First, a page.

The last time Quade Cooper played Super Rugby in Christchurch, he was little more than a footnote on the match report. It was 2007, the coach was Eddie Jones and he was on the field for less than a minute. His haircut survives only in photos.
If a week is a long time in sport, six years feels like a lifetime or three. Now Cooper returns to the South Island as one of the most entertaining and contentious players in the code, as well as being a key component of a Queensland Reds side angling to repeat their success of 2011.
He's also destined to, at least partly, relive the tirade of hisses he had swirling around his ears in the Rugby World Cup, where he topped the most-hated list of unrelenting Kiwi fans and sections of the local media.
Given Richie McCaw, the man whose head Cooper patted and later whacked to set the whole thing alight, is nothing less than a Golden God in Canterbury, Christchurch may be the movement's spiritual heart.
With McCaw expected to be added to the Crusaders bench for Saturday night's qualifying final, the stage appears to be set for a hostile reception as the home side tries to reverse the result of their 2011 grand final loss to the Reds in Brisbane.
"I expect that every week. Nothing changes. We just played down in NSW and I take it I'm not the most favourable bloke down there either," Cooper said.
"It is what it is and that's part and parcel of rugby and rivalries in rugby. We've got a great rivalry with the Crusaders as a team. We played them in 2011 and managed to get the win. I'm sure that will add to the occasion."
The Cooper-McCaw narrative is a juicy one but there lies a genuine respect at the heart of the clash.
Before the 2011 final, Christchurch had been demolished by horrifying earthquakes while Brisbane had not long mopped up from destructive flooding.
In that season, the Crusaders were homeless, spending the entire campaign on the road before a final fling at Suncorp Stadium that ultimately failed to provide the fairytale ending.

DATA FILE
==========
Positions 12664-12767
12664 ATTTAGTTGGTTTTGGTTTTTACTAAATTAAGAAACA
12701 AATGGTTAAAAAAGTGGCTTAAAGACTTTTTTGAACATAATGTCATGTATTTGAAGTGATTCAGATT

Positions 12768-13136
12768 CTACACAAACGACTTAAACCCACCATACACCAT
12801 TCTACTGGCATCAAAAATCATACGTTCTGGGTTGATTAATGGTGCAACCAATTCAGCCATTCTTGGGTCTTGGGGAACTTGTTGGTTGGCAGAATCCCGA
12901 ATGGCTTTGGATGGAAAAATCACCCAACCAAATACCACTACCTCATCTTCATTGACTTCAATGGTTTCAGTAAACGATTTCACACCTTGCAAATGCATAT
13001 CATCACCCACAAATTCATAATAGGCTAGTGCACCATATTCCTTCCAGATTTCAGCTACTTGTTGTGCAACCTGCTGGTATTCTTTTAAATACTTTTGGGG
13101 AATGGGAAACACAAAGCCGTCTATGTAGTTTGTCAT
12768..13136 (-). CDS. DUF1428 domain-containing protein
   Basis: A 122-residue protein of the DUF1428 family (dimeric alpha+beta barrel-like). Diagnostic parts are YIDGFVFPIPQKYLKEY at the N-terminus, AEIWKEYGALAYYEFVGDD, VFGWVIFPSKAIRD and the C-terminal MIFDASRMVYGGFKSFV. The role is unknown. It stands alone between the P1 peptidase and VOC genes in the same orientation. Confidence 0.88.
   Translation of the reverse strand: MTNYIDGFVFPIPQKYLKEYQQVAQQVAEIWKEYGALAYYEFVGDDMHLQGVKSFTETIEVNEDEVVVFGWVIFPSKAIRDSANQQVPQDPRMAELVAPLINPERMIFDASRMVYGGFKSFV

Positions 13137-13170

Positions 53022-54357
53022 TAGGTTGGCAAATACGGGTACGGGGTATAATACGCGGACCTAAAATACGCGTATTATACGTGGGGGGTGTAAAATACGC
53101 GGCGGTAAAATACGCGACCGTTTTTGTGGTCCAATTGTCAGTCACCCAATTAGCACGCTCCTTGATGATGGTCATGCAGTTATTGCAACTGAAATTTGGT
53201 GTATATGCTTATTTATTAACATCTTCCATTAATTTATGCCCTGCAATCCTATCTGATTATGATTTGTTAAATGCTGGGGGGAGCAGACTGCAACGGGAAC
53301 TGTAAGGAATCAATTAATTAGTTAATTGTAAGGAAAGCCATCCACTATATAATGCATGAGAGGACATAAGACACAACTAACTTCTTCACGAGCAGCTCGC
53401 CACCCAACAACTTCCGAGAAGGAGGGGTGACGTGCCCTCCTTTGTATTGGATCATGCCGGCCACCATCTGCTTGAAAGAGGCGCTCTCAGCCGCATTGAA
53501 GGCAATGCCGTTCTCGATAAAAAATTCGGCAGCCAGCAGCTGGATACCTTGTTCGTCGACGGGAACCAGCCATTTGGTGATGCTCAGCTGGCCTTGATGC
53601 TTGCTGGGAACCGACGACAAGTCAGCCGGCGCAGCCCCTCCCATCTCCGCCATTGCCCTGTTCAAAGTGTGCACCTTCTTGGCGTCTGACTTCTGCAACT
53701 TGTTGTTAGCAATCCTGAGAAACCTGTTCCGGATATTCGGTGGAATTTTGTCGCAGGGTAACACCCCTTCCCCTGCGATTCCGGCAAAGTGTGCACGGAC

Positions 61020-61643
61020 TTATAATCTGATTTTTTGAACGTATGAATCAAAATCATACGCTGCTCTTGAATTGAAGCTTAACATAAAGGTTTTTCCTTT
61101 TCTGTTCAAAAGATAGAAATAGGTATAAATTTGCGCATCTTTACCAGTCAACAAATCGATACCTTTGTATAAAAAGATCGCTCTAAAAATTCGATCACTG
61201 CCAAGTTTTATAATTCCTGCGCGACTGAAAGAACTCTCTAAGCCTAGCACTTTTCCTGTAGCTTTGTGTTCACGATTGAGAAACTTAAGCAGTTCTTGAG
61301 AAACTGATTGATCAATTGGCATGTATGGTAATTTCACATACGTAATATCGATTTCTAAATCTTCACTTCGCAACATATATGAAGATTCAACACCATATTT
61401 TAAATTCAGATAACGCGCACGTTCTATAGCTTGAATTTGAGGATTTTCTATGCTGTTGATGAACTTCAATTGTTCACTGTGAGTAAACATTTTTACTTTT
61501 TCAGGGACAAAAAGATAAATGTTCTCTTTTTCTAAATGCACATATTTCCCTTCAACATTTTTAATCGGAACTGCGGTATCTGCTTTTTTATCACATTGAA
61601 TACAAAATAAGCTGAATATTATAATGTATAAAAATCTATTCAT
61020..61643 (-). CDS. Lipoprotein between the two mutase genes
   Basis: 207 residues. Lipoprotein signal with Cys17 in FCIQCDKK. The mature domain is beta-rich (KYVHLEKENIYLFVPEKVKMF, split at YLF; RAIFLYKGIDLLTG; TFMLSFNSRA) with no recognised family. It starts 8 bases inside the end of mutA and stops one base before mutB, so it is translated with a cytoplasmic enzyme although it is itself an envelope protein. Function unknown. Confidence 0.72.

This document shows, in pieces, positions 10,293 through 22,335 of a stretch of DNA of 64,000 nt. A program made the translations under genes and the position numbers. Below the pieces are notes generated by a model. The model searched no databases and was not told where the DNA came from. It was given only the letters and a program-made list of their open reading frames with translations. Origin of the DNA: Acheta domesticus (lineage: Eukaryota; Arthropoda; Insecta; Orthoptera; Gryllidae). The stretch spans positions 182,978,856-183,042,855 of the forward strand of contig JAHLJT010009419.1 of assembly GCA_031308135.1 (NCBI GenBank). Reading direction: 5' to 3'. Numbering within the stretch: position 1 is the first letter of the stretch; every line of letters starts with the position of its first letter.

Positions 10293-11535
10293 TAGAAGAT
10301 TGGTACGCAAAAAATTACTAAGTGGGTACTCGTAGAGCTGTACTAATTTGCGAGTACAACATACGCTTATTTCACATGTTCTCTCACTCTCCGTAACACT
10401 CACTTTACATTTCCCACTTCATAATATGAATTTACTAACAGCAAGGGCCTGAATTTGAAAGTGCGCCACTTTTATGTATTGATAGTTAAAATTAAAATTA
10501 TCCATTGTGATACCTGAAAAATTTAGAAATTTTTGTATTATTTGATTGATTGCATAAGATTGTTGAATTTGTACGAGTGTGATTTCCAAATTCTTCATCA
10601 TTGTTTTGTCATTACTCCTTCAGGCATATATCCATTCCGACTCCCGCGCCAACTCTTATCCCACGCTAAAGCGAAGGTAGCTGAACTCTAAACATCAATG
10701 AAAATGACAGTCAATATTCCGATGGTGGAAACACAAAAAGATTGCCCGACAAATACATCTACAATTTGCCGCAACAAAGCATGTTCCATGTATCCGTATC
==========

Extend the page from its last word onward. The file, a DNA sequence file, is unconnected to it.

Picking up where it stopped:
This time they are in a new ground of their own and on a four-game winning streak, ensuring the Reds will start healthy underdogs as they cross the ditch.
"They always seem to peak at the right time. That's probably why they have a lot of championships next to their name. At the same time, we're confident moving forward in this game," Cooper said.
"No matter who we play, we like to think we've got a great opportunity."
If 2011 was Ewen McKenzie's breakthrough as a coach, 2013 will be his swansong with the Reds before he sits in the big chair with the Wallabies. His side stands on the verge of beating every New Zealand side in a season, a Super Rugby first.
And the Reds have a handy record against the seven-time champions, winning three of their past four against the Crusaders.
"There's a lot of reasons for confidence. In the end, I'm sure we'll go there and nobody will tip us. That's ok because nobody tipped us against the Chiefs the last three times we've been there too. We'll take those circumstances and make the most of it," McKenzie said.
"You'd love to be playing at home - everyone would - but we handle the road pretty well, we handle the Kiwi teams alright and we've done alright against the Crusaders."
All isn't well on the injury front for the Reds. Mike Harris (hamstring) is out, as is Rod Davies (long-term knee), while centre Ant Faingaa (hamstring) will be touch and go.
But the key pairing of captain James Horwill and halfback Will Genia have been given the all clear.
- Brisbane Times
Which two NZ teams look the most likely to make the Super Rugby playoffs?